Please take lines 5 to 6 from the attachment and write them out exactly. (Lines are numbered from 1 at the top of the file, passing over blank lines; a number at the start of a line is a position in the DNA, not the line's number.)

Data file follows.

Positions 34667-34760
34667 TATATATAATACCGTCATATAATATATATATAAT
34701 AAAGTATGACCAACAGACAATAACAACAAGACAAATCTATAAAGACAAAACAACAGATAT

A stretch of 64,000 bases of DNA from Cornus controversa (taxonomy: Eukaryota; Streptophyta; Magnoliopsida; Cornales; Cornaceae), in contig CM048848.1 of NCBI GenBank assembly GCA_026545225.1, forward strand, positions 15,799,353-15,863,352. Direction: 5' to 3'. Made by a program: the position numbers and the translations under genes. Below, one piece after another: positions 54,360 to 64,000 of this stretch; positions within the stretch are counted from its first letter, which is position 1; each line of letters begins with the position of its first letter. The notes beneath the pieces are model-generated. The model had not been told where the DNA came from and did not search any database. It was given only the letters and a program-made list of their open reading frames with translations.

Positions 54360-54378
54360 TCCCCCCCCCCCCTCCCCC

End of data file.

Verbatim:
Positions 54360-54378
54360 TCCCCCCCCCCCCTCCCCC